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dc.contributor.authorHumphreys, JoAnn
dc.date.accessioned2007-02-13T21:51:20Z
dc.date.available2007-02-13T21:51:20Z
dc.date.issued1991-03
dc.identifier.other1991 .H85
dc.identifier.urihttp://hdl.handle.net/2092/511
dc.descriptioniv, 68 leaves. Advisor: Linda H. Bradyen
dc.description.abstractThe problem. This study sought to ascertain the differences in health beliefs as a function of self-reported exercise patterns. A sample of 112 nurses participated in this study. Procedure. The Health Perceptions Questionnaire (HPQ) by John Ware, Jr. (1976) was utilized to collect data on health beliefs. A second questionnaire was prepared by the investigator and asked for the usual exercise pattern of the individual. Demographic variables were also studied. Findinqs. This study found there was no difference in health beliefs and self-reported exercise patterns in this population at a significance level of .05. There was a difference in health beliefs for the age groups of 20-30 and 40-50 on the HPQ subscale "rejection of the sick role." Conclusions. This study suggests a need for continued study and the development of health education programs to improve exercise patterns both for nurses and for the general public.en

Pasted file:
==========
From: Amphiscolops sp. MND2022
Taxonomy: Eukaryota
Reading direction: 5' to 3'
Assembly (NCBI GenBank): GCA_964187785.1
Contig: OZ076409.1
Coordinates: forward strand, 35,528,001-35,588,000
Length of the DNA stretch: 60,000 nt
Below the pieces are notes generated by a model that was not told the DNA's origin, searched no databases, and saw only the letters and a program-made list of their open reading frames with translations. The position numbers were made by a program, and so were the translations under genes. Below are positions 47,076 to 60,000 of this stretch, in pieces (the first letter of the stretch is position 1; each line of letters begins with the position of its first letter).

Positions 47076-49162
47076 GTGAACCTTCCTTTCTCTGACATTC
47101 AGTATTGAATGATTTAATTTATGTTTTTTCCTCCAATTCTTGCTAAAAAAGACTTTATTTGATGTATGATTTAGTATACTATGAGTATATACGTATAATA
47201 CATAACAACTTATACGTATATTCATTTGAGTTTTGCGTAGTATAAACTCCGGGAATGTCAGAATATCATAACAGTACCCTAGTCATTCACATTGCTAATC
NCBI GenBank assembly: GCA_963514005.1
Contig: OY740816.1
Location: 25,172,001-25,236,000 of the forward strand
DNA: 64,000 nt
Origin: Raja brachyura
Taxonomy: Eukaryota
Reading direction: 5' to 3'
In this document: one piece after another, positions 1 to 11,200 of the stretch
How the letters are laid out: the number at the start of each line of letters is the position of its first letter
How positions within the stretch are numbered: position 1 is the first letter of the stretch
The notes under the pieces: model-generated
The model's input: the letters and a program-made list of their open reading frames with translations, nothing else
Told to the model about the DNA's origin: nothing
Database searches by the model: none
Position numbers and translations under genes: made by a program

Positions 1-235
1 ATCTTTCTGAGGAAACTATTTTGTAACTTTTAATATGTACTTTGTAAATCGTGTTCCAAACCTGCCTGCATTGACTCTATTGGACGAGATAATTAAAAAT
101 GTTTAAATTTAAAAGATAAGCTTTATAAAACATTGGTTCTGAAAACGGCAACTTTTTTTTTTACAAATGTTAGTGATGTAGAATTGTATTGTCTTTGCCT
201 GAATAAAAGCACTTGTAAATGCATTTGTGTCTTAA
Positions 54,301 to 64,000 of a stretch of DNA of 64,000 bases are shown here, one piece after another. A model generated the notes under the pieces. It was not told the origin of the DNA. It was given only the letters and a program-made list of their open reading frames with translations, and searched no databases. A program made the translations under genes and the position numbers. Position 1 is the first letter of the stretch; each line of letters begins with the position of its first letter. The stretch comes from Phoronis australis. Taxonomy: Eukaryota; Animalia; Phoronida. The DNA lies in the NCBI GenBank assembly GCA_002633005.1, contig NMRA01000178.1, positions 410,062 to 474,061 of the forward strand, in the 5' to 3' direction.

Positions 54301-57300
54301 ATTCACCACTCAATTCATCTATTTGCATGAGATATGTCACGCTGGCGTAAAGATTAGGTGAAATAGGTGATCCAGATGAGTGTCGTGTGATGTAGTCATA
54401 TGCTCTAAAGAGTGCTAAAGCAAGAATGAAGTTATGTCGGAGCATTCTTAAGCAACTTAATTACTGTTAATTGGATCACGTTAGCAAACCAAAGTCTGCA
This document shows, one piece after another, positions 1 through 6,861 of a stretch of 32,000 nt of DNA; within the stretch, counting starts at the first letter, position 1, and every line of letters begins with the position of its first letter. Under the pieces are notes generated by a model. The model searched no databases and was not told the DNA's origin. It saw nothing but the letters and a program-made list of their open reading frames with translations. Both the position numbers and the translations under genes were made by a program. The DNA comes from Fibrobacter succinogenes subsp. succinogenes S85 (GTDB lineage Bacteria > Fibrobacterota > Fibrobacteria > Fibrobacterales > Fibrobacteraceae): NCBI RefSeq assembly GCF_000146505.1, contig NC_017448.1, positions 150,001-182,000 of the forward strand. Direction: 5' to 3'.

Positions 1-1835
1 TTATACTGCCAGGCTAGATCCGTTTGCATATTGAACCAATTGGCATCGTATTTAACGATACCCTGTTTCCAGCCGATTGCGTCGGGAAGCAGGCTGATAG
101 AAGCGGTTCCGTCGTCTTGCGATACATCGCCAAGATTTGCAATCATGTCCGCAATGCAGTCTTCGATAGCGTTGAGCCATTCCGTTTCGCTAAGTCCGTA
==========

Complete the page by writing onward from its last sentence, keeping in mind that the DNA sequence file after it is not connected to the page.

dc.format.extent1851942 bytes
dc.format.mimetypeapplication/pdf
dc.language.isoen_US
dc.publisherDrake Universityen
dc.relation.ispartofseriesDrake University Theses, College of Pharmacy & Health Sciences;1991
dc.subjectExercise--Physiological aspects--Evaluationen
dc.subjectExercise--Psychological aspects--Evaluationen
dc.subjectHealth--Philosophy--Evaluationen
dc.subjectHealth education--Evaluationen
dc.titleHealth Beliefs Affecting Exercise Patternsen
dc.typeThesisen


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